"Charlie’s Angle" the cinema’s newspaper ad said, so it could have been an attempt to hide the fact that it was really Charlie’s Angels. The trailer had been so cheesy and awful it wouldn’t have been surprising.
Surprisingly though, if you can stomach the blatant exploitation of the Angels’ boobs and bums – even though at times the movie claims to be mocking this exploitation, it nonetheless conveniently employs it – this is actually a sporadically entertaining movie. Forget the sleepy action, forget the plot full of holes, don’t look for anything intelligent and you might find yourself enjoying the ride.
Cameron Diaz (who plays naive Natalie), Lucy Liu (who plays smart Alex) and Drew Barrymore (who plays tough Dylan) together make up the Angels respectively in this cinematic version of the TV-series that ran from 1976 to 1981.
They’re out to show that they can be sexy, smart, and physically strong too. That is, the camera lingers gratuitously on their often rather impractical outfits, they can speak Japanese and defuse the occasional bomb, and they’re not at all bad at their martial arts.
Director "McG" has a history of directing video clips and commercials and it certainly shows, with the film itself really being just a platform for various sloppy action scenes – despite the participation of Hong Kong specialist Yuen Cheung Yan – and low-brow comedy sketches.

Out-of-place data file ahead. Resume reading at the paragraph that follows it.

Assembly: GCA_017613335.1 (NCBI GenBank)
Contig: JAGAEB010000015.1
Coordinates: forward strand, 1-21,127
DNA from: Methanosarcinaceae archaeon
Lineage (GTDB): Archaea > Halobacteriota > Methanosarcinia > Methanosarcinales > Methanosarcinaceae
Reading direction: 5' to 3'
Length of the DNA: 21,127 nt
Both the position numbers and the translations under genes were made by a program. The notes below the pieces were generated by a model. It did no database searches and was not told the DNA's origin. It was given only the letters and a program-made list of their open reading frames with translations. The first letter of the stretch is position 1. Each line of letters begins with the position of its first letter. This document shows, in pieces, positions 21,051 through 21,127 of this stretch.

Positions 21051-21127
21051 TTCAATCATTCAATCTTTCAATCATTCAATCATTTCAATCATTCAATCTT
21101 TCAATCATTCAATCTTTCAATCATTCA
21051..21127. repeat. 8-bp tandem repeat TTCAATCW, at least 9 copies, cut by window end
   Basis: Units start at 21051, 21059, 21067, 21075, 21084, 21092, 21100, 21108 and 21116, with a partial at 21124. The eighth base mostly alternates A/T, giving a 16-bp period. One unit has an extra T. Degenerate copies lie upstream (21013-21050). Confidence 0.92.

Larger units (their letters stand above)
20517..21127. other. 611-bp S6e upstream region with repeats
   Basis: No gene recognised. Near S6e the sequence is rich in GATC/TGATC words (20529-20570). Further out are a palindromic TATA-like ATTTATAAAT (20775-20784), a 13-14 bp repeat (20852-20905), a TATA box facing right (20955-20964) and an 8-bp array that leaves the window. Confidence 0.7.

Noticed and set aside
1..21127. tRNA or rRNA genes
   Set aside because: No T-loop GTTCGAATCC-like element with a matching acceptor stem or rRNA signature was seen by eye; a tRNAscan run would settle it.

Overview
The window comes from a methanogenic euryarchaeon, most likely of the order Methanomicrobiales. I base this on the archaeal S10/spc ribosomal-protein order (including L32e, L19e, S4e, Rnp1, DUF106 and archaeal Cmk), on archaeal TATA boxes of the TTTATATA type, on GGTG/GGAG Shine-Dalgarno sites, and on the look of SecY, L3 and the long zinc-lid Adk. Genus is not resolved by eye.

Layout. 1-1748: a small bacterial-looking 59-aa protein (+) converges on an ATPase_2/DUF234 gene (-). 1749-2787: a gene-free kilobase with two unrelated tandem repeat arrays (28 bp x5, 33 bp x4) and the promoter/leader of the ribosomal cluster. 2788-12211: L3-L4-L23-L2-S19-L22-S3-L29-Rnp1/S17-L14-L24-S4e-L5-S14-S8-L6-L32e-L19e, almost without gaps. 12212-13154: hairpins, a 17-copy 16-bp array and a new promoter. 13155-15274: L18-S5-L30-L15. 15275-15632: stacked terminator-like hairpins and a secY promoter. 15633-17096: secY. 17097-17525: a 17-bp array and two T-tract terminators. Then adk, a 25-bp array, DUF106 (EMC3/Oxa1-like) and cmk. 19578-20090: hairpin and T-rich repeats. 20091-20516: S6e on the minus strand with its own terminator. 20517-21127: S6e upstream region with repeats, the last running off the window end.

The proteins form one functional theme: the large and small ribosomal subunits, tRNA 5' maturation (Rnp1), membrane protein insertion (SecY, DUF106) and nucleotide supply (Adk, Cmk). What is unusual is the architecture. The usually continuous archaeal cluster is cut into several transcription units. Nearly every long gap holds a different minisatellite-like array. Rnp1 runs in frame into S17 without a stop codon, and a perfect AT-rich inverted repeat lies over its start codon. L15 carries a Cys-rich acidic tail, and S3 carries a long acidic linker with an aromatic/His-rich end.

The movie kicks off with yet another of the latex-mask tricks Hollywood has not yet tired of using before getting down to the real show.
Natalie, Alex and Dylan are the elite fighting force behind the Charles Townsend Detective Agency. The women are hired to rescue a kidnapped computer software king (Sam Rockwell) from a rival (Tim Curry), but end up in a race to save their forever-faceless boss (the voice of John Forsythe) instead. A movie has never been easier to summarise in less than fifty words.
Much is made of 70s kitsch in the film, which is kind of fun, but not awfully clever. And the self-parodying is just not clever enough to be sustained for a full-length film. But it’s still mildly amusing.
Cameron Diaz will spend the rest of her career trying to live up to her performance in Being John Malkovich, where she actually acted, and well. Angels has merely given her an(other) opportunity to wriggle her bum and smile a lot, making her the most boring of the three Angels.
Drew Barrymore is feisty and plays with some guts, but it’s Lucy Liu, with her deadpan delivery and masterly performance in the dastardly dominatrix scene, who steals the show. And she was the lowest paid of the three "stars". Ah, Hollywood.
Bill Murray plays Bosley, the Angels’ handler. While a welcome face on the big screen, the script nevertheless relies more on his history of comedy than his actual lines in this film to grab laughs. In other words, audiences who have learned to enjoy his style of delivering lines will find him to be the best thing about the film, while those who haven’t will wonder who on earth the script writers were.
Charlie’s Angels doesn’t promise to deliver a lot, and it doesn’t. So extra points for honesty, but minus for not trying in the first place.